117th Infantry Regiment, 30th Infantry Division, Company F
Buried at Zion Cemetery, Greeneville, TN

Source: The Greeneville Sun
65 Years Ago, he and his brother went wshore in Epic WWII Battle
BY BOB HURLEY
June 6, 2009

Grover Payne and his brother, Oscar, both survived the landing during the invasion of France at Normandy in 1944, but Oscar was killed just over a month later, and it would be several months later before word reached Grover of his brother’s death.

“We were in different outfits, scattered all over France, and with the world being turned upside down by the war and all, it is nothing short of a miracle that I ever heard about Oscar’s death at all,” Grover said.

The two brothers had grown up together on a dairy farm in Greene County, never dreaming that they would both someday be part of the largest amphibious invasion in history.

“Our family milked 50 cows by hand back in those days,” Grover said. “It was back before electric milkers came along, but we did it, and we got along really well at it. We had a contract with what was called the Soldier’s Home up in Johnson City at that time. We hauled them 50 gallons of fresh milk every day.”

The rigors of those endless milkings and long days of pitching hay would later serve Sgt. Grover Payne very well. “The days during the invasion were so long and mixed up that I honestly can’t tell you what day I went ashore,” he said.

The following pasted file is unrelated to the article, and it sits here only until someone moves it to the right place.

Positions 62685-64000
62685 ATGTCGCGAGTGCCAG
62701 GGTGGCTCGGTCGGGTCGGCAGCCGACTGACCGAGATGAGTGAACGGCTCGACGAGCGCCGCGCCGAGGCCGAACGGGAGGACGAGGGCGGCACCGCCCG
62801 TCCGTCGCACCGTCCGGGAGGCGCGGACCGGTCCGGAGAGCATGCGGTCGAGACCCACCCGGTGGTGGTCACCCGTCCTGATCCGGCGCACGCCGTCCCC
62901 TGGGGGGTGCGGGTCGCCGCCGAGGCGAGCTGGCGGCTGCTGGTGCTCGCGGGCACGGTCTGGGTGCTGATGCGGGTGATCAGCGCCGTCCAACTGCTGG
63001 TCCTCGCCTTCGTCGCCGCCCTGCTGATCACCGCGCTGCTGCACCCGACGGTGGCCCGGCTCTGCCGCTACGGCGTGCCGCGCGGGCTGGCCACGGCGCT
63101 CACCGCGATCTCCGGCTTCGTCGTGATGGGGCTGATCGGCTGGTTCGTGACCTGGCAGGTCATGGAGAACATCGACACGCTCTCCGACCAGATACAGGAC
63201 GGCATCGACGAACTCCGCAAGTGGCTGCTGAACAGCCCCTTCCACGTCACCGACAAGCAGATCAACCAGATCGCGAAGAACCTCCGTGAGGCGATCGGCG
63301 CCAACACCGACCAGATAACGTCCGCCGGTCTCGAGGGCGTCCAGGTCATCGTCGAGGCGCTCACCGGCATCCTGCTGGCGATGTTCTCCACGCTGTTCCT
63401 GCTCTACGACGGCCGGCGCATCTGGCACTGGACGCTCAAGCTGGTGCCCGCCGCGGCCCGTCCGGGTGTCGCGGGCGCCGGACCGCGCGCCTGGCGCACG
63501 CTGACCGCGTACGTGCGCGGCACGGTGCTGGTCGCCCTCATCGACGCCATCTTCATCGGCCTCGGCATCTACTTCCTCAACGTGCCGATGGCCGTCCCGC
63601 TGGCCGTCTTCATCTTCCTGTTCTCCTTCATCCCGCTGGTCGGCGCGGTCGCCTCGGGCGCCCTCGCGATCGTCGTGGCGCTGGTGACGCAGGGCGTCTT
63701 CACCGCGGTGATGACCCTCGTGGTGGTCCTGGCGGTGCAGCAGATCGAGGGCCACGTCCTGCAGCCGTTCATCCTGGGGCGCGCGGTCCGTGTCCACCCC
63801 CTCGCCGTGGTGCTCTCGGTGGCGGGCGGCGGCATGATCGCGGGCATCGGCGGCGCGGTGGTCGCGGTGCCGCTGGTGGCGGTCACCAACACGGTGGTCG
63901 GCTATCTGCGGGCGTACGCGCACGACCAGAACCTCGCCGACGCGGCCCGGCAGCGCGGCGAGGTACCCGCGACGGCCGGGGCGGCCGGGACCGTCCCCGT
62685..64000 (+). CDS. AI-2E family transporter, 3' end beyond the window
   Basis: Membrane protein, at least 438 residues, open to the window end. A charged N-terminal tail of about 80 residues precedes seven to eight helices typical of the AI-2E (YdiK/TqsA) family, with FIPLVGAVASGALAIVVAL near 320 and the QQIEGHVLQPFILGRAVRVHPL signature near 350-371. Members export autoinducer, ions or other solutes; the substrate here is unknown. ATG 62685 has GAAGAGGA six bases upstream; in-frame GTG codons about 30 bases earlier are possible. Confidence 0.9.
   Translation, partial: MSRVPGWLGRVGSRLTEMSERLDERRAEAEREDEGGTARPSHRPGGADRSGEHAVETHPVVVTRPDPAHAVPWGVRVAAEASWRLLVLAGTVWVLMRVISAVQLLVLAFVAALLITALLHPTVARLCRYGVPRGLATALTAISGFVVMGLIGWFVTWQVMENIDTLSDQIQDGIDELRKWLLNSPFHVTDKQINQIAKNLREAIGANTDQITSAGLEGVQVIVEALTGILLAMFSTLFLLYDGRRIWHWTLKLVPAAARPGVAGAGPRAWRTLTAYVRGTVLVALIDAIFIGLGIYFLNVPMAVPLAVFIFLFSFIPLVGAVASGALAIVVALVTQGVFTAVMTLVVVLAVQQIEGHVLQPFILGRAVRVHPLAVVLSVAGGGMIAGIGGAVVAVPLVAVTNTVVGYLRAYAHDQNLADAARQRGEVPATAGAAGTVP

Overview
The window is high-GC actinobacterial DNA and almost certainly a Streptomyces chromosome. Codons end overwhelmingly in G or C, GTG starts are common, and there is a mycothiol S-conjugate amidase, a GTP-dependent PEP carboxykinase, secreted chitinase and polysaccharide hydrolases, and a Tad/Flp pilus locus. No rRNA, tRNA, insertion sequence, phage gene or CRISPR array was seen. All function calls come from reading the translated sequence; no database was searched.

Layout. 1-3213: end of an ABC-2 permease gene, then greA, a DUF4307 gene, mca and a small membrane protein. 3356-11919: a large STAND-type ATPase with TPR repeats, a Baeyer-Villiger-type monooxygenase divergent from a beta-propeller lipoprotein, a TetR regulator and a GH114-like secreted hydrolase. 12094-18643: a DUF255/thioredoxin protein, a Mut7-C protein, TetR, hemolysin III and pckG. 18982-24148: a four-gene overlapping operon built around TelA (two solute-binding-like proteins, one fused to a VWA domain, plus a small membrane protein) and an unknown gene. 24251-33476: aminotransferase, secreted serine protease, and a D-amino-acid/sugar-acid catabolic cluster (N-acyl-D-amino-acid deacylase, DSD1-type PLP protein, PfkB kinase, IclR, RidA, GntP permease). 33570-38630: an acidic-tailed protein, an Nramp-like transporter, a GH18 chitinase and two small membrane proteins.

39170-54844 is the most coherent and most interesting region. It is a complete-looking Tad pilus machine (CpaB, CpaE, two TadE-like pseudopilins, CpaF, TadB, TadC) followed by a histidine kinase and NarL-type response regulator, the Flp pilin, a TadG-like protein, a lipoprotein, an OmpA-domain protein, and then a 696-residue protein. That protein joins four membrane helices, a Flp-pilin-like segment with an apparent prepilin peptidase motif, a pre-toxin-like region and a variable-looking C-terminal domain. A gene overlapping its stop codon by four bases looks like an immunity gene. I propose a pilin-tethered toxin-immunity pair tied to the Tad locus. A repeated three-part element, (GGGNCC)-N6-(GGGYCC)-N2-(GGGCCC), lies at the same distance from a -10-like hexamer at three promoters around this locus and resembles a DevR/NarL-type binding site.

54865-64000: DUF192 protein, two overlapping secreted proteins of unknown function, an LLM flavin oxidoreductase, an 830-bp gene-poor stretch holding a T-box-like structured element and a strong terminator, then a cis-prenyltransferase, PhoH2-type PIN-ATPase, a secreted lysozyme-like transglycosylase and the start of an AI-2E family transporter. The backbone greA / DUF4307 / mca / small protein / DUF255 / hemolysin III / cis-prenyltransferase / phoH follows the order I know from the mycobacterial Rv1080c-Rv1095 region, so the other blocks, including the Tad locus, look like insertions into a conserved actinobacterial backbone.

“It was either the seventh or eighth of June, several hours after the initial invasion on the sixth. In that kind of situation, it is impossible to sort it all out all these years later.”

“Oscar’s outfit, the 30th Infantry Division, went in on Omaha Beach on the sixth. I was in the 4th Infantry Division, and we went in on Utah Beach sometime after that.”

The things that he did and the things that he saw in the days that followed are still too horrific to report, but he is at last telling his family and friends about some of them. A German mortar round killed Oscar somewhere in France, and it was a German mortar that all but killed Grover not soon thereafter.

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